Sunday, February 3, 2013

The Slow Death of British Industry: a 60-Year Suicide, 1952-2012

This book review does not like the explanations offered by the book it reviewed, so it offers its own.  This is the first paragraph:

"In the early 1950s, Britain was an industrial giant. Today, it is an industrial pygmy. Manufacturing was industry’s bedrock. In 1952, it produced a third of the national output, employed 40 per cent of the workforce and made up a quarter of world manufacturing exports. Today, manufacturing in this country accounts for just 11 per cent of GDP, employs only 8 per cent of the workforce and sells 2 per cent of the world’s manufacturing exports. The iconic names of industrial Britain are history; in their place are the service economy and supermarkets selling mainly imported goods. What happened? Was it inevitable? Does it matter?"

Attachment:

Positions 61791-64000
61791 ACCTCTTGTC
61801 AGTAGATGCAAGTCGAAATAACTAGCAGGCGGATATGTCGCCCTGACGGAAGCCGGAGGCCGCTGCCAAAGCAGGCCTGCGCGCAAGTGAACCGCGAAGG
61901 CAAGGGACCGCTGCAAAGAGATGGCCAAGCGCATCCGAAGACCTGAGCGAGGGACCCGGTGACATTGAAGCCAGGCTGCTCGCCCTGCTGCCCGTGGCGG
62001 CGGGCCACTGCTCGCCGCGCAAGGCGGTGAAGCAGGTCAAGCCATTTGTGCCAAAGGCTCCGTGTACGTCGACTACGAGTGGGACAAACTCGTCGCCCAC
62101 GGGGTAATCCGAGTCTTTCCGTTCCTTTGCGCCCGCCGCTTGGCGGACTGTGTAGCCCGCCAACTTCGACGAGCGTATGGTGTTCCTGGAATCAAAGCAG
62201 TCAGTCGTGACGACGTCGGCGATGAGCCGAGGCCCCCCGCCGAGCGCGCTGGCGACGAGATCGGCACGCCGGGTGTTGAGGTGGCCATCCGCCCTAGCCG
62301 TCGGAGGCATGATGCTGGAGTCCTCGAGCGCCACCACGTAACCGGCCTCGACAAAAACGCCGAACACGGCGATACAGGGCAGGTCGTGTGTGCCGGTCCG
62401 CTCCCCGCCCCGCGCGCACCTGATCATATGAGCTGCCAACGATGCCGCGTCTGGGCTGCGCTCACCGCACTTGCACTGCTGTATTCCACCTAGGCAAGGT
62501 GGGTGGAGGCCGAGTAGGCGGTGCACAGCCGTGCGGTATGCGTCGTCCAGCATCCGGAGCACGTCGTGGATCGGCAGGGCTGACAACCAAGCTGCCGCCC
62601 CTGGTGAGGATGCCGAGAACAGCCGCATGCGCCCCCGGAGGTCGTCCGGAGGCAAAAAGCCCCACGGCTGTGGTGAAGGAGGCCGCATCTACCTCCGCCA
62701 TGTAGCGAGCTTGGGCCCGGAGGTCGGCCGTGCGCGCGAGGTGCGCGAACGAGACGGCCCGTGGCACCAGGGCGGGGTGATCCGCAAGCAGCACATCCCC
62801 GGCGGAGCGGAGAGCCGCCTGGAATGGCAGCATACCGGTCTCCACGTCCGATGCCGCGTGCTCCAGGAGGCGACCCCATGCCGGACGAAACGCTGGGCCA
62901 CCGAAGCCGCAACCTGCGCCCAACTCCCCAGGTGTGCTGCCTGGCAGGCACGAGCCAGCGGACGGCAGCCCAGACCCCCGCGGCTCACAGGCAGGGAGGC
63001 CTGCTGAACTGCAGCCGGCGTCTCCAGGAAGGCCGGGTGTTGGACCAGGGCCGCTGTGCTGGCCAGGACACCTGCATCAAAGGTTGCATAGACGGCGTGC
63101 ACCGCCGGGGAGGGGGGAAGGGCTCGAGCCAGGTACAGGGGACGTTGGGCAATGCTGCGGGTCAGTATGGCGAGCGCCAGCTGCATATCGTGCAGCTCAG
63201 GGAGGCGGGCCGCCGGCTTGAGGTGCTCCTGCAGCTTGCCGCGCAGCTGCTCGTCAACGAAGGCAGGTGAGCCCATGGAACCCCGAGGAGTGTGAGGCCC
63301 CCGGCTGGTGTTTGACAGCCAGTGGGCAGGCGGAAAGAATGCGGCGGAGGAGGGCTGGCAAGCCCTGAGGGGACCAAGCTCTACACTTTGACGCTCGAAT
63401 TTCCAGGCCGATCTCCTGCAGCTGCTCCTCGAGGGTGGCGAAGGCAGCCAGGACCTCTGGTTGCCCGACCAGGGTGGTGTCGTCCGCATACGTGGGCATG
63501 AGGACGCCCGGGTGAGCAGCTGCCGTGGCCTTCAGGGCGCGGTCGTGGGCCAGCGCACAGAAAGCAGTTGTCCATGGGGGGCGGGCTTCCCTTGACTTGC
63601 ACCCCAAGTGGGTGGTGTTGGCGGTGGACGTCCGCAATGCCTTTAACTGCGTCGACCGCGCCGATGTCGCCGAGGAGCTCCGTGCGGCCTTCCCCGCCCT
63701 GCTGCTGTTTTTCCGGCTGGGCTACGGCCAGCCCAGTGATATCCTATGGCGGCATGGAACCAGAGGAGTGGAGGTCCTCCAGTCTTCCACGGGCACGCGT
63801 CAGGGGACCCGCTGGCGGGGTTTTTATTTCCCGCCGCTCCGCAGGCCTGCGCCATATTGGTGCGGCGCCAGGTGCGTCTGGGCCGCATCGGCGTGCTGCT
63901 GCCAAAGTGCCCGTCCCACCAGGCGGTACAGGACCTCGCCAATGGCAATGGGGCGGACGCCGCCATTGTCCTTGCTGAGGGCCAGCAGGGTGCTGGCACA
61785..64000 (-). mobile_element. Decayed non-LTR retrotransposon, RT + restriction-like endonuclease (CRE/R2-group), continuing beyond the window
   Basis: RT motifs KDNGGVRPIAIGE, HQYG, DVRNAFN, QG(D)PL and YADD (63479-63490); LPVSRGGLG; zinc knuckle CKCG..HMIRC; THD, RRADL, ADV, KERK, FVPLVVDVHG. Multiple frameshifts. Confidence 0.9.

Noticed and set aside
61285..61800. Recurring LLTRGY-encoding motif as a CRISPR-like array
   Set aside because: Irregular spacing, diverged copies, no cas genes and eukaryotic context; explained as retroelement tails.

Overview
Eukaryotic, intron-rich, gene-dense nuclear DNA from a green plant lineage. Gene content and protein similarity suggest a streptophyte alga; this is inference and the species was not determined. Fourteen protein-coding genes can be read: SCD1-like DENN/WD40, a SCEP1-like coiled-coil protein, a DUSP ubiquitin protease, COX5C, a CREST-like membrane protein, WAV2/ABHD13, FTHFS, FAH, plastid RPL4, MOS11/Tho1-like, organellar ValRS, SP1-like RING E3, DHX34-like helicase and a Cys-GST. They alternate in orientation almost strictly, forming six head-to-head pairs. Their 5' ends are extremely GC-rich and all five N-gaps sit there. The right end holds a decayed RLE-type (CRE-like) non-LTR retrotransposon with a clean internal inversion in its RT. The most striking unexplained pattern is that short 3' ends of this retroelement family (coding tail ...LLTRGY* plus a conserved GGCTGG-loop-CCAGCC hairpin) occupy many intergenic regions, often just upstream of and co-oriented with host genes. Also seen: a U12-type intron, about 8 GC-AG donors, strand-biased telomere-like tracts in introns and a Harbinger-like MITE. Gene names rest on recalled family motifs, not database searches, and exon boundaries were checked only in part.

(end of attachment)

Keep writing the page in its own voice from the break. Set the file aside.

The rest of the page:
1. The problem arises for the U.S. as well. Can we go on forever selling one another hamburgers? The Industrial Revolution had a good run and we seem to be living fairly well off of its momentum. But what replaces it? Financial services? Really? Meanwhile, we sell off Chrysler, Rolls Royce, Bentley, Land Rover and put GM on life support, with the mission of selling us Korean cars rebadged as Chevrolets.

  2. I think there were mixed variables but no doubt Industrial Revolution, from the Scientific point of view, has given us a great First Ever Machines & Ideas. The legacy,I believe, we have now as Railways, Post & Telegraph here in India and many other parts of the world.

    Interesting Story, Thanks for Sharing.



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